VanDerveer Keeps Cardinal Among National Elite

Ask Tara VanDerveer the secret to postseason success. Go ahead, ask her and she'll tell you.

The answer isn't rooted in X's and O's or motivational tactics. In fact, it's incredibly simple.

"Good health, good health and good health."

The Cardinal and head coach VanDerveer open the Pac-10 Tournament in the semifinals on Friday on the heels of the program's 11th straight conference title. They are the No. 2-ranked team in the country and widely regarded as a contender for the national championship.

After three straight trips to the Final Four, winning Stanford's first NCAA title since 1992 would have to be considered unfinished business.

But VanDerveer doesn't talk about it in practice. And she doesn't hear her players talking about it, not even after December's electrifying win over Connecticut at Maples Pavilion to end the Huskies' NCAA-record 90-game win streak.

"It's unspoken," VanDerveer said. "I think we are capable of playing with a lot more intensity. I think we are really going to have to stoke that coming into the Pac-10 Tournament. I don't know that it does any good to talk about it. You have to show it in practice and show it on the court."

The postseason is an expectation at Stanford. VanDerveer, one of 12 finalists for the Naismith Hall of Fame, has led Stanford to the NCAA Tournament in 23 consecutive seasons.

In addition to national titles in 1990 and 1992, the Cardinal have made nine Final Four appearances, tied for third-most all time.

But this season, and the upcoming postseason, has a distinct feel. One of great possibility.

The Cardinal celebrated VanDerveer's 800th career victory, putting her on an exclusive list in Division-I women's basketball. They defeated Connecticut on national television. They ran up remarkable win streaks at home and in Pac-10 play.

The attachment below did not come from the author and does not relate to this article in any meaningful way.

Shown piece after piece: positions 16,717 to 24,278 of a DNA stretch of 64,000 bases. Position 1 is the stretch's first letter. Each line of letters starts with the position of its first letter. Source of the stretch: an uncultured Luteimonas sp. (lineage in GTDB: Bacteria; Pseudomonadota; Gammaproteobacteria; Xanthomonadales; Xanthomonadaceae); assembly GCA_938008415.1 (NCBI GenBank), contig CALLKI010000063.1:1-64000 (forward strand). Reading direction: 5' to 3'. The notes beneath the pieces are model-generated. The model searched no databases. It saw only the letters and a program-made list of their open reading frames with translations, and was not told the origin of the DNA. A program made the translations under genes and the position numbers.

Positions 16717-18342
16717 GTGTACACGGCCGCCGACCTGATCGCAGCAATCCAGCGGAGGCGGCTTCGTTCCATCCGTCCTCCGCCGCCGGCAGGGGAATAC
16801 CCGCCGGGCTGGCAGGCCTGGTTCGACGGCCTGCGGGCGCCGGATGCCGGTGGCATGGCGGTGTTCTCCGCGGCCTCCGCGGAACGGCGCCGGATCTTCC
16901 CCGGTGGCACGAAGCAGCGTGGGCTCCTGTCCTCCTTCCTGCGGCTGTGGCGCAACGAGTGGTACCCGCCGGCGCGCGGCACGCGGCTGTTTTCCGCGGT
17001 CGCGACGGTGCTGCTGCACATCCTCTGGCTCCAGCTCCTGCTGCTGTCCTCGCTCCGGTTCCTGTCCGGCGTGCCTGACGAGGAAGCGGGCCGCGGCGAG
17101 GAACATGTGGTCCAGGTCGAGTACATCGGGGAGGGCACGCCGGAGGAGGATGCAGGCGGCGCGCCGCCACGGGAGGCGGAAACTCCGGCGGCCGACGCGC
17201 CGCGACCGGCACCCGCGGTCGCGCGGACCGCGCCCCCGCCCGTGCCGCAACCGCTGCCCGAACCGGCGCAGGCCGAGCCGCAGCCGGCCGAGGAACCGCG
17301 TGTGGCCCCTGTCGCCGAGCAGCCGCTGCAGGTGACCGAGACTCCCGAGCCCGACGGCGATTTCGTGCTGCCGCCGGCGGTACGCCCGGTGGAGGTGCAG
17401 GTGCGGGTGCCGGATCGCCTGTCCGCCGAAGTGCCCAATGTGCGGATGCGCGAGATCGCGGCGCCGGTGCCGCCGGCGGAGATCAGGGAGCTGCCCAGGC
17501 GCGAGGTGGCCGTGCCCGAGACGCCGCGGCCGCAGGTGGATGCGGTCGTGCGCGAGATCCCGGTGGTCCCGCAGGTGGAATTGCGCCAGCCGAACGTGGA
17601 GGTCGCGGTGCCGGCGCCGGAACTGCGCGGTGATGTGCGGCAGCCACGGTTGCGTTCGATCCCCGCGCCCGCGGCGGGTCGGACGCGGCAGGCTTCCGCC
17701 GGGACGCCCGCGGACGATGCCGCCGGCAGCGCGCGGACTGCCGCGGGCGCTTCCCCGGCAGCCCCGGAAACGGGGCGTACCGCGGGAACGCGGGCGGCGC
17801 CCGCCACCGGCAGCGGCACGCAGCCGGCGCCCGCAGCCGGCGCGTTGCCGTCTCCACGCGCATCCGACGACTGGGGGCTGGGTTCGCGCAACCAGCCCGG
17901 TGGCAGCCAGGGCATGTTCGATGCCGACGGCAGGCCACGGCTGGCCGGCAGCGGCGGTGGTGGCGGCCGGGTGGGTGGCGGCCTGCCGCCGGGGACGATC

And the time is coming to cash in on all that regular-season success. Which is why VanDerveer is preaching about good health.

Stanford knows better than almost anyone in collegiate women's basketball what happens when you are not a healthy team coming into the NCAA Tournament. It was back in 1998 that standout forwards Vanessa Nygaard and Kristin Folkl sustained knee injuries in the days before the NCAA Tournament and the result was an historic loss to No. 16 seed Harvard.

Last year the Cardinal made a run to the national title game, but senior All-American Jayne Appel was playing on a broken foot and Stanford couldn't quite finish the job against Connecticut.

Stanford has seen starters such as Mel Murphy, JJ Hones, Rosalyn Gold-Onwude, Hannah Donaghe and Sarah Boothe lose all or part of seasons with injuries in recent years.

Since finishing the Pac-10 season against Cal last Thursday night, the Cardinal have taken the opportunity to get a little rest.

"It is important to have people rested, but we are excited about playing," VanDerveer said.

But as it does every year now, the Cardinal will minimize contact in practice and begin to prepare with intense video sessions.

"We want to be really specific with our team," VanDerveer said. "We want to be able to look at video and say 'This is what we need' and 'This looks good' or 'This is a problem right here.'

"We've been watching the Cal game and talking about the fact that we are playing teams that know us and are going to try to do certain things against us and let's take advantage of that."

UCLA coach Nikki Caldwell, who has a long history of coaching against VanDerveer because of her years at Tennessee, said that VanDerveer is one of the top coaches in the nation when it comes to preparing her team.

"Stanford is always diligent in its game plan and her players know what they are going to do going into the game," Caldwell said. "It's her knowledge and how she sees the game. It's very black-and-white and she will look at her players to know the game plan and to know their scouting report and they do. They buy into it."

Caldwell lauded VanDerveer for her ability to maintain Stanford's high level of success.?

"It's a sign of greatness," Caldwell said.

VanDerveer says it takes great players to build the kind of success that she's experienced.

Players who understand what it means to play this time of year.

"I don't know that our teams who have made it to the Final Four are that much different than the ones that made it to the Elite Eight," VanDerveer said.

"People understand what it takes. And we keep reminding them, just because you're ranked, just because you have a great record, everything starts new. It's a matter of who is playing well, who is ready and who is healthy."

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